History Major to Curatorial Assistant: Ava Prince ’18

March 12, 2019
Erin Ulrich ’18
Headshot of Ava Prince
Ava Prince ’18 Photo credit: Photo by Tanya Rosen-Jones ’97

Recent graduate and curatorial assistant in the education department at the Allen Memorial Art Museum Ava Prince ’18 is gaining valuable experience and perspective in her first postgraduate position.

What was your first experience working at the Allen Memorial Art Museum (AMAM)?

“I was the education and outreach coordinator for the Courage and Compassion exhibit, which is when I first started working with the Allen. In the fall semester before that exhibit, I started prepping to be a docent at the Allen. I took the Practicum in Museum Education course over winter term, and I was running back-to-back between both locations for the entirety of the Courage and Compassion exhibit.”

How does this position fit into what you imagine doing in your career long-term?

“For the past few years, I have been really wanting to go into museum education. I thought, why not start with some place that I know, frequent, and understand. This is such a great opportunity for me to get that experience. I’m hoping to go to graduate school and earn a degree in either art history or museum studies so I can continue working in museum education. I’ve been getting familiar with the collection and doing a lot of independent research on the works we have at the Allen. I’ve been really enjoying it. So, it’s kind of an education for me because I get to learn more about the history of art.”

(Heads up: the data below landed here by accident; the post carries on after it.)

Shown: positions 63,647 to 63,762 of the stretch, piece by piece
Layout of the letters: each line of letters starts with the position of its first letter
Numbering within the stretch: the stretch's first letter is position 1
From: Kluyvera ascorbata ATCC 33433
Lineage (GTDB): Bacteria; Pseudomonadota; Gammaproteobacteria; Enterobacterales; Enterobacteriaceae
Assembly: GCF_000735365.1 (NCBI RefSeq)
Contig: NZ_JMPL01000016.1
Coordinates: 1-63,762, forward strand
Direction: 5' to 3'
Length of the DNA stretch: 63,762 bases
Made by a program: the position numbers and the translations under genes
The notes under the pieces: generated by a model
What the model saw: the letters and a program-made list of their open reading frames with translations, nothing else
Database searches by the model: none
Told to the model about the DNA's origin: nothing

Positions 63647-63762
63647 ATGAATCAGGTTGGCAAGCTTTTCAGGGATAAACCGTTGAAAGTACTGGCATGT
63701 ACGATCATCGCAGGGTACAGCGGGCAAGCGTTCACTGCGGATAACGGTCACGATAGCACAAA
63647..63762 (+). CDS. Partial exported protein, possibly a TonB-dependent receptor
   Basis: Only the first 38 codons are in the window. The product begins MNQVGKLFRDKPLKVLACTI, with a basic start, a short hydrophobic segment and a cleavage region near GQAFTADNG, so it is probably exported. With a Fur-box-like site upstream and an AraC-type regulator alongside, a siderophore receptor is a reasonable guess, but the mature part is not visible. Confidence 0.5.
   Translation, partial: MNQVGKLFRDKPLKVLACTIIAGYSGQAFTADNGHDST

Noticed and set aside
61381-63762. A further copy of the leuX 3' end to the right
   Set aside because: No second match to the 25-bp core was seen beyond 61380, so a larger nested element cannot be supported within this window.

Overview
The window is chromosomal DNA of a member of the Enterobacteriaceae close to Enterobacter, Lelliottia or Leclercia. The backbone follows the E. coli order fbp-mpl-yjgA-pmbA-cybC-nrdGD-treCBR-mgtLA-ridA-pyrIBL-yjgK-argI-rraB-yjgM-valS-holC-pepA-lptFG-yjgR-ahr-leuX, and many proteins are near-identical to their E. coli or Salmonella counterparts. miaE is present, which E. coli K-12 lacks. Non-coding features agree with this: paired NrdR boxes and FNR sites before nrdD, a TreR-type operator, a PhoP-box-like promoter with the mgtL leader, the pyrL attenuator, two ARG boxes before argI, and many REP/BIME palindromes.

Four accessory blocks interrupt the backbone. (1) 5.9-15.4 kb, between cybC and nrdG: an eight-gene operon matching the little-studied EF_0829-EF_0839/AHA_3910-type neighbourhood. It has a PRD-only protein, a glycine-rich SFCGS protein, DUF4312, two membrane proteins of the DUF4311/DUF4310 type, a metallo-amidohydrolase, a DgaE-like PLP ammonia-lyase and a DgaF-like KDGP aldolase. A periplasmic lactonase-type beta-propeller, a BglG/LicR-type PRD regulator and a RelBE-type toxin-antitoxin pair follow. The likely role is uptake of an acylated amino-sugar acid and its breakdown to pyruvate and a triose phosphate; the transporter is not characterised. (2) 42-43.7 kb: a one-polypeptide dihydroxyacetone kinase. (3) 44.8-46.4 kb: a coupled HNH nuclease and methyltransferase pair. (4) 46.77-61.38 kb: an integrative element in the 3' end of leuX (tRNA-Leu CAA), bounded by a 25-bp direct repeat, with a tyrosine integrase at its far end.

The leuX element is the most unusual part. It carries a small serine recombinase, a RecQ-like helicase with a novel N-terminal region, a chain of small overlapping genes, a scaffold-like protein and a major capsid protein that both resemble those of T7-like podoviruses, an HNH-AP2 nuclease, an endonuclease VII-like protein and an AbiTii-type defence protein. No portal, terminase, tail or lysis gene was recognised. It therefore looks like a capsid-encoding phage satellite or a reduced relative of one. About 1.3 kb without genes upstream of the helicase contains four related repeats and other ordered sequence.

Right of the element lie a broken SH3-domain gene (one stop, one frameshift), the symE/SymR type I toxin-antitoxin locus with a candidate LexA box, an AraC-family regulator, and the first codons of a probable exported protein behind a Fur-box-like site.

Photo of Ava Prince leading an Object Talk in the Allen Memorial Art Museum
Ava Prince ’18 leads an object talk in the AMAM during the Creating Space: Curating Black Art Now Symposium
Photo credit: Scott Shaw

What are the day-to-day responsibilities of your position?

“The education department at the Allen is really unique in that it encompasses a wide variety of things that you wouldn’t think an education department would include. We have K-12 tours, outside group tours, and we also do all of the public programming and events management for the museum. We also run a number of summer camps and workshops with teens.”  

Has your perspective of the AMAM changed from working so much with children?

“It’s interesting, because the focus on interdisciplinary learning in higher education seems obvious. But when students are so young, that’s such a foreign concept to them. I love watching the moment it dawns on them that what they’re learning in the museum relates to what they’re learning in school. Plus, I’m always surprised by them. Our tours are Visual Thinking Strategies-style tours, which makes things more of a conversation. I really do learn something new every time.”

In the future, Prince intends to pursue graduate degrees in either art history or museum studies. She plans to continue working in museum education, with a focus on integrating K-12 school curricula into museums and using the museum as an extension of the classroom.

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